United Methodist Women and Climate Change
“Give her a share in the fruit of her hands...”
Climate change is not an equal opportunity phenomenon.
While climate change affects everyone, it does not affect everyone equally. The simple truth is that the poorest people in industrialized and developing nations suffer the worst effects of the build-up of greenhouse gases in our atmosphere. Women and children comprise an estimated 70% of the world’s poor.
Women and girls are on the front-lines of coping with the impact of climate change because of their economic status and because of the particular roles they play in society. They are also on the frontlines of creating alternative strategies and solutions. In developing countries, women and girls often are responsible for the most basic survival needs of their families – like water, fuel and food. When these become more costly or scarce, women and girls’ work increases. At the grass roots level, women are often well positioned to manage risk due to their roles as both users and managers of environmental resources, as economic providers, and as caregivers and community workers.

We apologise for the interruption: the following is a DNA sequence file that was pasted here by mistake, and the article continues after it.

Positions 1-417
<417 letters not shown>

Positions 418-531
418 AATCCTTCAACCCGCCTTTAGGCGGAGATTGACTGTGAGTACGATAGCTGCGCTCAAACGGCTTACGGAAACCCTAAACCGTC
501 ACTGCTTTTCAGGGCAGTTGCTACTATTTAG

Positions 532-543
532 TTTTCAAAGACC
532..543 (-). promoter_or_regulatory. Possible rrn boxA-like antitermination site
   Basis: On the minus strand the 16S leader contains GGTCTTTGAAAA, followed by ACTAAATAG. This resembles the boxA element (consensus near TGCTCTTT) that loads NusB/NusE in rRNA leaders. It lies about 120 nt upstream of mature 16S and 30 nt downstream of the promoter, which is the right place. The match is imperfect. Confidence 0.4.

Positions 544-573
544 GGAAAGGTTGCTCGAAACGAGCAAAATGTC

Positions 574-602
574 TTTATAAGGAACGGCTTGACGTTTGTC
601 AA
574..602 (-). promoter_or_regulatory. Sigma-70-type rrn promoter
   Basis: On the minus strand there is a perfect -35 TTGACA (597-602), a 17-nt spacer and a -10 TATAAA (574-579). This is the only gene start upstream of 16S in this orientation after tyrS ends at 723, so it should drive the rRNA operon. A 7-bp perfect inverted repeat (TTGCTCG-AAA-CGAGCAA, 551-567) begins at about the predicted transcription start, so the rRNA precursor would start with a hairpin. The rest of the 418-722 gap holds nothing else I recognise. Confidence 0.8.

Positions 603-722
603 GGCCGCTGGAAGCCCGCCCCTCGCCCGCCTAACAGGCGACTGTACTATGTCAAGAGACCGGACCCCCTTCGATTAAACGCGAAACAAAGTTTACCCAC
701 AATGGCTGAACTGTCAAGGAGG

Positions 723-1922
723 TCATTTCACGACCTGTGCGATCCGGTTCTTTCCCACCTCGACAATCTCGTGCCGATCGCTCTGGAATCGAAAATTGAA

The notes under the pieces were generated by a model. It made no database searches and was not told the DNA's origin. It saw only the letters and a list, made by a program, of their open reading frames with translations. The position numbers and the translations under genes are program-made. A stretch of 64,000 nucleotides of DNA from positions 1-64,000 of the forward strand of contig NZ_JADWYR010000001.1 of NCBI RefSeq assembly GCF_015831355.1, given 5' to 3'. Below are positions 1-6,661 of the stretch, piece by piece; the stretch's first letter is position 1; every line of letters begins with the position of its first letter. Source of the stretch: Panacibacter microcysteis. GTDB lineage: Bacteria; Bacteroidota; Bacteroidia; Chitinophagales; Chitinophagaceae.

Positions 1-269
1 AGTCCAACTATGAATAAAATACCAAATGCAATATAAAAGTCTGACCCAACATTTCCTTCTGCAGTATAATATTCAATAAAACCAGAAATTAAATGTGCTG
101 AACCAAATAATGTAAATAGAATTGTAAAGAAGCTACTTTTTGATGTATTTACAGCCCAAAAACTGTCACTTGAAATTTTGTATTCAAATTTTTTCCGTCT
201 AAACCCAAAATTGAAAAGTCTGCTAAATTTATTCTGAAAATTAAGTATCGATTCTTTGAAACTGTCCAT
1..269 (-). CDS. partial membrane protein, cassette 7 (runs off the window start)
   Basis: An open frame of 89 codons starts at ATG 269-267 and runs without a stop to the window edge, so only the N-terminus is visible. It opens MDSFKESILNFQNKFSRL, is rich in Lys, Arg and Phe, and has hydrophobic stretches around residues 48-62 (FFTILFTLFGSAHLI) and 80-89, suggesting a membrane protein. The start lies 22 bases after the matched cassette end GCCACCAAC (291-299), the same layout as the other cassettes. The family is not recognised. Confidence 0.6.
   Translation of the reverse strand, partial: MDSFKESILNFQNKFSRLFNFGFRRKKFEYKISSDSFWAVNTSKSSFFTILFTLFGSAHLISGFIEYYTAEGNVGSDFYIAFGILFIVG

Most policy-makers and development workers do not take into account gender roles and incorporate women’s voices. Therefore, their efforts to halt climate change and help communities adapt often exacerbate existing gender inequalities and not be as effective as they need to be.
This is why United Methodist Women has created a Women’s Carbon Fund. As such, our carbon fund will be guided by United Methodist Women to listen to women’s voices and initiatives as they seek to make a difference in the carbon economy. Through your funds, United Methodist Women will support the following projects:
The Women’s Carbon fund supports:
Women led projects that lower C02 emissions that contribute to climate change.
Women led projects that help women, families and communities whose lives have been affected by climate change adapt to new conditions. And Climate and energy advocacy initiatives led by women for women – enabling solutions that bring about greater equity, along with sustainability.
This text was adapted from an article United Methodist Women wrote in partnership with Church World Service in preparation for the Conference of Parties 15th session to the United Nations Framework Convention on Climate Change (2010.) The full article can be found at hunger.cwsglobal.org